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Dr Nicola Foster, Senior Research Fellow

Dr Nicola Foster
PhD, FHEA

Senior Research Fellow (Visual Arts)

Biography

Nicola joined Solent in August 2017 to develop the PhD programme in Visual Arts, including practice-based research. Coming from an academic background in art practice (Goldsmiths College), Continental philosophy and art history (Essex University), Nicola became actively involved in the debate that led to the establishment of 'practice-based' research in the UK. This led to her early engagement with practice-based supervision and examination of PhD research projects. She taught visual arts and supervised research students at the University of the Arts London, Cardiff University, Arts University Bournemouth, Arts University Norwich, the Open University and the University of Suffolk.

Nicola was a member of the AHRC College Peer Review (2007-2017) and invited to sit on Panel B meetings. She still serves on the AHRC when required. She served as a trustee of the Association for Art History (2011-2017). She was a member of the Editorial Board of Women's Philosophy Review (1998-2004) and the Editorial Board of the European Journal of Artistic Research (2011-2016).

Fellowships

Visiting Fellow (research) at the University of Bournemouth

Honorary Associate (history of art) The Open University

PhD supervision

Nicola currently supervises PhD students in the following topics:

  • 'Contemporary art interventions in/with/at Natural History Museums'
  • 'Changing perceptions of east Asian art: the history of curatorial practices in private and public museums'
  • Walking with Benjamin and Freud in Japan
  • Irish input in the construction of Japanese culture
  • Visualising illness
  • Art and the internet
  • Citizenship and the representation of cultural identity at moments of crisis
  • Princes and witch in the woods: a contemporary look at fairy tales and the construction of gendered norms on social media
  • Contemporary curatorial practices
  • The Sharjah Biennials
  • The use, subversion and failures of data
  • The other story of colonialism: vernacular narratives in the Philippines and Mexico

Previous theses included:

  • Disobedient Daughters: Anna Aitkins cyanotypes
  • 'The State Corporate Military Complex: It's Representation, Visualisation and Constitutive Subjectivation' – the politics and ethics of war photography and representations of violence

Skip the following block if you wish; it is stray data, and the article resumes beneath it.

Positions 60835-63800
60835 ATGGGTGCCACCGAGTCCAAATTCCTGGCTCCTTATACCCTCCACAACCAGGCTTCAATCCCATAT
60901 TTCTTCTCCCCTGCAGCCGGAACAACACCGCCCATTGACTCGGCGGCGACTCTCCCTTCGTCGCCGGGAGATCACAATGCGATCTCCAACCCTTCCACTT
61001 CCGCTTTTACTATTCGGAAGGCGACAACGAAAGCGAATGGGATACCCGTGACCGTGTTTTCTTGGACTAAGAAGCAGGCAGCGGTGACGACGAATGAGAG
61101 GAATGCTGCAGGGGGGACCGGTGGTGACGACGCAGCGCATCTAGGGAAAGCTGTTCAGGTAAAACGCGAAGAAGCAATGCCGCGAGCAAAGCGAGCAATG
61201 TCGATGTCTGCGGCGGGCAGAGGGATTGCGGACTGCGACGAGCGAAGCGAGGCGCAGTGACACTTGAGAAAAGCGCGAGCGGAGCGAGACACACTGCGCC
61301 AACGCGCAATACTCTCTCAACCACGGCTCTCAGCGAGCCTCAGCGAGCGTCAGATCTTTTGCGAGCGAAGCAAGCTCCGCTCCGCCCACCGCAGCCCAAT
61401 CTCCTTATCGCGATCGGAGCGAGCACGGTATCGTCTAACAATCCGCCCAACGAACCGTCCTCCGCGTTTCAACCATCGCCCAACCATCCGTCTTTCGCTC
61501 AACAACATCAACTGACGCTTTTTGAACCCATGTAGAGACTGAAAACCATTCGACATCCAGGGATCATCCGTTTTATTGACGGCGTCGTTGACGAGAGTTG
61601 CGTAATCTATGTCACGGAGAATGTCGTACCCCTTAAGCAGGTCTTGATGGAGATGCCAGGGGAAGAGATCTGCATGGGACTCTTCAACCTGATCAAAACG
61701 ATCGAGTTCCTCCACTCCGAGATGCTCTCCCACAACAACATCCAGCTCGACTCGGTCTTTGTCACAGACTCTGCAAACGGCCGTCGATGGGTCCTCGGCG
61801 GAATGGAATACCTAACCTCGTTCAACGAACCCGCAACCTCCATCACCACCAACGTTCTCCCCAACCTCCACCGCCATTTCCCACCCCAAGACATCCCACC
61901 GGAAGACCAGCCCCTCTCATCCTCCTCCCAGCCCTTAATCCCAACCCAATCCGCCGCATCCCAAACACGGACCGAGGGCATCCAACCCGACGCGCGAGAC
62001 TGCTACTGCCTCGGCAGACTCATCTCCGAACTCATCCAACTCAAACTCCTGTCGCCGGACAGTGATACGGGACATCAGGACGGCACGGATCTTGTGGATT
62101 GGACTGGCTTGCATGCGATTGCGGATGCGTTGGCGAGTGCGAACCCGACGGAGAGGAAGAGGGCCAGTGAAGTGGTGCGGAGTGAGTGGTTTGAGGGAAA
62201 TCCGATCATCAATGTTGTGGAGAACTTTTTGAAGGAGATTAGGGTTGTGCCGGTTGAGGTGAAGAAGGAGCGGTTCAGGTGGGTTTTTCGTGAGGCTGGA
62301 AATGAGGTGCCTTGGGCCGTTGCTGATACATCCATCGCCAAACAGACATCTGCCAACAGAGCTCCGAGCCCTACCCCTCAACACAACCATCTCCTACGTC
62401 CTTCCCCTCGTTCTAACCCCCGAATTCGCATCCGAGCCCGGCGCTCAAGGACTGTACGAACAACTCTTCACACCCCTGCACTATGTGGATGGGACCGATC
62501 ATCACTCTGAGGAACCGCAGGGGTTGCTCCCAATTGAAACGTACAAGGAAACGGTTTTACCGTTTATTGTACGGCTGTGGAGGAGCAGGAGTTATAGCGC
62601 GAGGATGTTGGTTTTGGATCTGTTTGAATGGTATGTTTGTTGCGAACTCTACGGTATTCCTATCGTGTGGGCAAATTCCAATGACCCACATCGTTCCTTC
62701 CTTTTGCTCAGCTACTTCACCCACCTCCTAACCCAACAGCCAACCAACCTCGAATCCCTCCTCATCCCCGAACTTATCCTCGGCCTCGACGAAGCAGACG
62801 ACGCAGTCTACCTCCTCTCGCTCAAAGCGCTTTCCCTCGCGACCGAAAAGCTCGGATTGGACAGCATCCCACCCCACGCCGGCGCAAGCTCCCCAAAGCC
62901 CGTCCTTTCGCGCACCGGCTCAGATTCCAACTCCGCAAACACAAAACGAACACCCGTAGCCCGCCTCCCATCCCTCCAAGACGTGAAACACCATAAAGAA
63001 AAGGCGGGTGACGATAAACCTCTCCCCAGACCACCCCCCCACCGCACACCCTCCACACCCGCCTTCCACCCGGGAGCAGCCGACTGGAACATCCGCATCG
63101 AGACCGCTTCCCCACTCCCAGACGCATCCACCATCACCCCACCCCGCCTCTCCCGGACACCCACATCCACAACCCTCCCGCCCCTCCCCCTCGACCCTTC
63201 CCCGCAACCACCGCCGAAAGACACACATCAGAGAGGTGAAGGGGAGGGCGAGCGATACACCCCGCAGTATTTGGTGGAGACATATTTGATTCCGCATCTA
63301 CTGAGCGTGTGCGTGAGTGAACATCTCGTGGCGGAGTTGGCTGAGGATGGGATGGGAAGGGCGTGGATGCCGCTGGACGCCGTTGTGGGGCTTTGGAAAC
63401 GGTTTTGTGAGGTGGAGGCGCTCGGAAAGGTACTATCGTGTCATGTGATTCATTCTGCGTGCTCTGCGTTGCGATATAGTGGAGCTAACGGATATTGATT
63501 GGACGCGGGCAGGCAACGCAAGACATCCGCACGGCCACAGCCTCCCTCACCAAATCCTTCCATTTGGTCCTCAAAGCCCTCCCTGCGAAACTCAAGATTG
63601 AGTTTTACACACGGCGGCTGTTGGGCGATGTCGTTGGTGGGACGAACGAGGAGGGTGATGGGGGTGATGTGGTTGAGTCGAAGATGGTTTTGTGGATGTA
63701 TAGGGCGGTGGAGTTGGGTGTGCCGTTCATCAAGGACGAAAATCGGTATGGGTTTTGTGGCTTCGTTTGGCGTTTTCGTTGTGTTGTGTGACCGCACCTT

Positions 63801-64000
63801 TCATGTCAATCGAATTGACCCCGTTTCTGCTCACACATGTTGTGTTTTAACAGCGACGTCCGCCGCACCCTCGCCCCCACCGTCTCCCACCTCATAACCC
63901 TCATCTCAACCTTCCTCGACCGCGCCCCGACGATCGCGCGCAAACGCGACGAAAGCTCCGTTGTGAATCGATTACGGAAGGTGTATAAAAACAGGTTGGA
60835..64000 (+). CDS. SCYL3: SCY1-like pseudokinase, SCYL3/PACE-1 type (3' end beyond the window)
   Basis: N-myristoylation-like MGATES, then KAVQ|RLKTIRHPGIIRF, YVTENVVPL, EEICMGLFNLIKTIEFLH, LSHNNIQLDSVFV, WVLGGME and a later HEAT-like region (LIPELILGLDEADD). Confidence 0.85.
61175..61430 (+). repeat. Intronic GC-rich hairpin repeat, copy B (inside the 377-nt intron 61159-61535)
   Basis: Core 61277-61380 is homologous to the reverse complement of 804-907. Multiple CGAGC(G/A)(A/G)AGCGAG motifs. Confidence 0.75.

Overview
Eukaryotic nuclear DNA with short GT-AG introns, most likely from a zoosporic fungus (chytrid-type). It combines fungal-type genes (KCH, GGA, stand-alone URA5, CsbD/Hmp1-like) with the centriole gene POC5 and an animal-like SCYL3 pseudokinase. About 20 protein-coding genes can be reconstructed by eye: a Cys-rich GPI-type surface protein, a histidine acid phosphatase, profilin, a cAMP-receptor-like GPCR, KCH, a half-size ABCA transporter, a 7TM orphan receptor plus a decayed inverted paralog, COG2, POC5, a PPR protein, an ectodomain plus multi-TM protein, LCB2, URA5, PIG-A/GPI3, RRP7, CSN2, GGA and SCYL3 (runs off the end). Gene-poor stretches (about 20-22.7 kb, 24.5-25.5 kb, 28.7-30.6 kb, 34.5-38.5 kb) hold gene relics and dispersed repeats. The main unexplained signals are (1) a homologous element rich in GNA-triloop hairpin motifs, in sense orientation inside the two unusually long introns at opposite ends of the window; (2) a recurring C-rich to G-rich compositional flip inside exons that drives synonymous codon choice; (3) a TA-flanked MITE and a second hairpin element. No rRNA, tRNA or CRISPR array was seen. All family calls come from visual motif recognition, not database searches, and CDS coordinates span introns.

• 'The Home I carry with me: Mapping the Home through drawing practices'
  • 'Drawing and Becoming Otherwise: The Archaeology of Linear Practice'
  • 'drawing/writing (an) autobiography: uncovering/covering women's space with nushu

Nicola welcomes inquiries from prospective students in visual arts (practice-based, text based or other approaches to visual art and culture, art institutions, the art market, exhibitions and curatorial practices.

Further information

Nicola's current work focuses on four key general questions in visual art and culture:

  1. How visual art practices (understood very broadly to include all arts formats in the context of various cultural institutions) question perceptions of the cultural, social, political, and natural world and introduce different perspectives which allow the re-thinking and re-interpretation of concepts.
  2. The role of visual works, curatorial practices, art institutions (museums, galleries, public and private cultural institutions, public and private funding institutions, the art market) and their publics in the construction of value, in the context of gender, race, cultural identity, globalisation and post/de-colonial debate.
  3. What changes (social, cultural, political) have been introduced by the digital/virtual world so far and what opportunities and dangers might it open, or close, for art practices, museums and curatorial practices, as well as the construction of publics and thus also value
  4. The role of socially constructed emotions in the production of art, curatorial practices, exhibitions, art institutions, and publics and how such processes translate into constructions of value.